Looking back at who I was before COVID, I see a person I no longer recognize, but I take that as a good thing. I grew and learned so much over these past two years, and I am grateful that it didn’t affect me negatively as it did many others.

The best of times, the worst of times

Rosie Finnegan
Opinion Editor

Before the pandemic started and time stopped, I had plans.

I had just come back from a school trip that was meant to help us juniors plan our futures by visiting different universities. I even met Blue, Butler University’s mascot. I had followed him on Instagram for a while before our meeting, so it was definitely a highlight. I planned to leave for an exchange trip to Italy over spring break. In April, my journalism class was planning to head to Tennessee. Of course, all of these plans got canceled. I needed a two-week break after all of my fun plans were ruined.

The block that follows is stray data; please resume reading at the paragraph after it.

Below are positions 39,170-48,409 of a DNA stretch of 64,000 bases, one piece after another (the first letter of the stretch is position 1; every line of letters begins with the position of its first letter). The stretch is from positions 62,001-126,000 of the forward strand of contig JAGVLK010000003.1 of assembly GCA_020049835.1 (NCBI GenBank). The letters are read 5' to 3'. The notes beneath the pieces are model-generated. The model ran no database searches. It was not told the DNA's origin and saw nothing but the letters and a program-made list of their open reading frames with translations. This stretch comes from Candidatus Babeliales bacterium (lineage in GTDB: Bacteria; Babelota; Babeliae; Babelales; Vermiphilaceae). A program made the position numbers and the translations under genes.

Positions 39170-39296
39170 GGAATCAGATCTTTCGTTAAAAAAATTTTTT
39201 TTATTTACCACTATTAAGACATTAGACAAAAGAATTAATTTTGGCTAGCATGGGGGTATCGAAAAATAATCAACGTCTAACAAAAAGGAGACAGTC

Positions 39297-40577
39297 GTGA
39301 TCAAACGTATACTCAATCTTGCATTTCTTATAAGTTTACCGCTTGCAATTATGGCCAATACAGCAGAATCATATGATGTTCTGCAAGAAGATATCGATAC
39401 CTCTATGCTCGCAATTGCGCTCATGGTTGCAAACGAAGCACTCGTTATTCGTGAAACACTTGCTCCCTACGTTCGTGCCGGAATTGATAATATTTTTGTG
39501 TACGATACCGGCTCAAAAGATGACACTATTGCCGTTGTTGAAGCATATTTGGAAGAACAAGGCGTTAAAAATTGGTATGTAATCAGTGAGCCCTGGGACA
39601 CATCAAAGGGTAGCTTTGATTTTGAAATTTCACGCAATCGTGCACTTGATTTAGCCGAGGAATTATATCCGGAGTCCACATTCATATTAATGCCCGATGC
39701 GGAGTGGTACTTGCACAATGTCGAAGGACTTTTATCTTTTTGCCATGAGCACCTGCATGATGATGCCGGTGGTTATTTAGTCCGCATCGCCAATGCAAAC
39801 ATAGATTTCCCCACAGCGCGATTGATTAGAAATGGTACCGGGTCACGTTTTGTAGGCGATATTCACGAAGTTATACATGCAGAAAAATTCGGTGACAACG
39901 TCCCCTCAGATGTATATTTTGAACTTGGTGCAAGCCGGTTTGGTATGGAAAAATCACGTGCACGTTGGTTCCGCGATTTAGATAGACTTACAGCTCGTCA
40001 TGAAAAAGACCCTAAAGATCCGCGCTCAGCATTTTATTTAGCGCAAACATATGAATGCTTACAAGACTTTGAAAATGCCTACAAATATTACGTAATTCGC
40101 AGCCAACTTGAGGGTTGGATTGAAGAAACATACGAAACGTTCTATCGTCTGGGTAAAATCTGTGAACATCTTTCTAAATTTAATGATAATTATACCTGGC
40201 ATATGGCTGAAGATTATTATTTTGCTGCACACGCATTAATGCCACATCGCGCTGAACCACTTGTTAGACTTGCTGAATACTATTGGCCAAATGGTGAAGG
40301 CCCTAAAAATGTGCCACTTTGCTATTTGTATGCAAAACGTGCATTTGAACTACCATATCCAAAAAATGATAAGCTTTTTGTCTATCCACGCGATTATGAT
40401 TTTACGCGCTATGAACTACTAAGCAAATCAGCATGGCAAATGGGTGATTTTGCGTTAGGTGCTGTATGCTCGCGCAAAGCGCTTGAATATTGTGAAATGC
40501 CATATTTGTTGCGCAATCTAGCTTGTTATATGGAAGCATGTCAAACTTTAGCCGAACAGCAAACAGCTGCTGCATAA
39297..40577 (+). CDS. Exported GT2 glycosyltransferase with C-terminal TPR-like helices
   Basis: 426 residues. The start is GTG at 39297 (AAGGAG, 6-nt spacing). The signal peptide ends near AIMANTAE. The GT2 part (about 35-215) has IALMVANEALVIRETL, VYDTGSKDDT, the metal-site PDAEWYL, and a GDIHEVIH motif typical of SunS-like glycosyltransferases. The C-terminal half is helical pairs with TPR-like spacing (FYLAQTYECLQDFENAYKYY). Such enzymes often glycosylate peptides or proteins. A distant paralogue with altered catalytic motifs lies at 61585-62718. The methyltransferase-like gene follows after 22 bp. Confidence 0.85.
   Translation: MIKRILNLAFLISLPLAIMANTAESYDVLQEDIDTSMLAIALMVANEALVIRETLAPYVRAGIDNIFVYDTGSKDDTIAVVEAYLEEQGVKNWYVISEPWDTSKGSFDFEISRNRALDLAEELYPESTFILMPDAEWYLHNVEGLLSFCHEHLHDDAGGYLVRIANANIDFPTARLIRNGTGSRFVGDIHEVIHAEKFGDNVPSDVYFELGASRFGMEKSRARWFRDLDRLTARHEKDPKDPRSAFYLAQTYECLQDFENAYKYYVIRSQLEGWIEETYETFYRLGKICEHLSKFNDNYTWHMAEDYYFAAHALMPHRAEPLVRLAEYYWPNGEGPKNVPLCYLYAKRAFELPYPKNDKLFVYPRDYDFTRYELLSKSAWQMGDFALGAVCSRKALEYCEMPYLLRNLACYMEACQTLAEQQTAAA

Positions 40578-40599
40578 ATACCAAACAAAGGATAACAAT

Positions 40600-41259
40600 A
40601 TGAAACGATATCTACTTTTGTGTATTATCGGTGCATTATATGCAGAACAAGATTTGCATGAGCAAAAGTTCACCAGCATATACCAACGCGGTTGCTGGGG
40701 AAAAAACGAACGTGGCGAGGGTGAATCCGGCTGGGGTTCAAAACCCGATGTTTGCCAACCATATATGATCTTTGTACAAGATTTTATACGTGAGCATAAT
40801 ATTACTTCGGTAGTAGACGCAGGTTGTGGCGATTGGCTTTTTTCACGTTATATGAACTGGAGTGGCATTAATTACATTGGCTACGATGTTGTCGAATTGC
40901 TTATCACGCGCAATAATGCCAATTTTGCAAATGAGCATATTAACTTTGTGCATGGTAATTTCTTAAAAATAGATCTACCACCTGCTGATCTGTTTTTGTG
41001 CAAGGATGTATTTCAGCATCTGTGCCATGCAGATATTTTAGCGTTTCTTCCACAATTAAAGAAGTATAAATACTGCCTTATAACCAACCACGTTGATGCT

The rest of the year went by in a blur. I quickly realized online school was not for me, after nearly failing all of my classes. It was a harsh reality check.

Summer made it seem like things were looking up. Masks were standard, but at least we were able to leave the house. After everything, I was looking forward to my senior year. Luckily, my high school was not fully online but rather on a hybrid schedule. Unfortunately, that did not keep me motivated. My grades were slipping for more reasons than just COVID, and I had to come to terms with the fact that I was not ready to go away to school. As graduation neared, I was rejected from both schools that I’d applied to. My friend and I were always late to school. And I was just ready to be done. The only good things left were prom and graduation.

After senior year, things were getting better. Masks weren’t necessary for the vaccinated, I met one of my internet friends (now a close friend in real life) and while I was upset my high school friends would be leaving for universities, I now know they are just a trip away, which has led me to here.